Love on the slopes

Skiers to get slushy at Glencoe and Nevis Range resorts

Scottish ski resorts are to offer single people the chance to find love in a cold climate as part of Valentine's Day celebrations.

Glencoe Mountain Resort will host ski dating on Sunday, using its Main Basin run and t-bar lift to give participants five minutes with a different person.

Those taking part can fill in score cards and swap details.

Nevis Range, near Fort William, will offer skiing lessons on Monday where singles can meet up.

Human biology teacher Dr Niall MacFarlane, of the University of Glasgow, said previous research by two psychologists suggested skiing and snowboarding could make a person more attractive.

"The idea of excitement/fear being related to developing emotional attachments or love has been about for a long time," he said.

"The classic studies in this area stem from an original observation in 1974.

"Arthur Aron and Don Dutton showed that a young woman became twice as attractive to men under conditions that we might now describe as being 'extreme sports' - they were on rope bridges.

"This study lead to the idea that an 'adrenalin rush' associated with extreme sport will mimic the same feelings we experience during the early phase of physical attraction."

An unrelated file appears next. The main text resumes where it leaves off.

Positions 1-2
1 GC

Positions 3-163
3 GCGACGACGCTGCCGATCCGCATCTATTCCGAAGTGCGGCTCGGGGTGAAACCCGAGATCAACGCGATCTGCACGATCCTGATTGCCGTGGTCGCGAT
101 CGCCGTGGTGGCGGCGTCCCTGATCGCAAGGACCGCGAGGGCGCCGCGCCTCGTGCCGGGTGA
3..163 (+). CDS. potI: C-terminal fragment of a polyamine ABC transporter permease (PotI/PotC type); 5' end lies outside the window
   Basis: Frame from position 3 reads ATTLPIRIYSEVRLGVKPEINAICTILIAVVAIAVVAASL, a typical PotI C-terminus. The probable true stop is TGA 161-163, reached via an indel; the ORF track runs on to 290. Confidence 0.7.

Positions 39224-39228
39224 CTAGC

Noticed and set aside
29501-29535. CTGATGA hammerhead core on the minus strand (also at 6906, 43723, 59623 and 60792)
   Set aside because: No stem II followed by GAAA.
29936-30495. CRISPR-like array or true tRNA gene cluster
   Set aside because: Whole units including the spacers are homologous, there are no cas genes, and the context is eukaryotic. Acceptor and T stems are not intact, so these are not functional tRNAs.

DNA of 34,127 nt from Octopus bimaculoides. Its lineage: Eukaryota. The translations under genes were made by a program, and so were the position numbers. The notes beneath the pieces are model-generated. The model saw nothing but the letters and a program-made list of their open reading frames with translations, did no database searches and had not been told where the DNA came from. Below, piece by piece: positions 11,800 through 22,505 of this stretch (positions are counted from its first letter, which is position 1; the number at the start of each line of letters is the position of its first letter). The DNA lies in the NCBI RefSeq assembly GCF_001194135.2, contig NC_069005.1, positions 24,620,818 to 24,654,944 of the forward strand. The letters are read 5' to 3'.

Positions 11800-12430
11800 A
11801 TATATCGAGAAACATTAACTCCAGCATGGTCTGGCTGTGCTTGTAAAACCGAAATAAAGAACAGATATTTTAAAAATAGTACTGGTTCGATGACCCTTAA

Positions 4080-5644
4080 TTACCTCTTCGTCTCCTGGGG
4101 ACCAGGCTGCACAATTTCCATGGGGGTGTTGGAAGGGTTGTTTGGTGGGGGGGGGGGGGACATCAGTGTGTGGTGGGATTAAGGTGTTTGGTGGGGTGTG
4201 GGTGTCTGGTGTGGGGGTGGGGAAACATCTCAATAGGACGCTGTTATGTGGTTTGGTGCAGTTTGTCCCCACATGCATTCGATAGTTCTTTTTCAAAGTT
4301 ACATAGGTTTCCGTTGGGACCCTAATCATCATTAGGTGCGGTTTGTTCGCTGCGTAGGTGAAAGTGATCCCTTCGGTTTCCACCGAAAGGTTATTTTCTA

Source: BBC News

What do you think of the idea of ski dating?

Do you think that extreme sports increase attraction?

It's Valentine's Day on Monday - like it or not. Are you going to do anything special?

Read previous posts on V Day.


Montse said…
Hi, Graham. Sometimes those researches get me nervous. They make me feel like a guinea pig in a laboratory. More and more, people are smarter but we are losing our skill to contact with the others. I think it‘s because we are becoming more selfish, aren’t we?

Have a good weekend!
Graham said…
Hi Montse:

Every day we can read the results of all kinds of RESEARCH (uncountable noun), some of which is worthwhile but much of which is pointless.

Sometimes THESE STUDIES GET ON MY NERVES. More and more, people are smarter but we are losing our skill to RELATE TO EACH OTHER.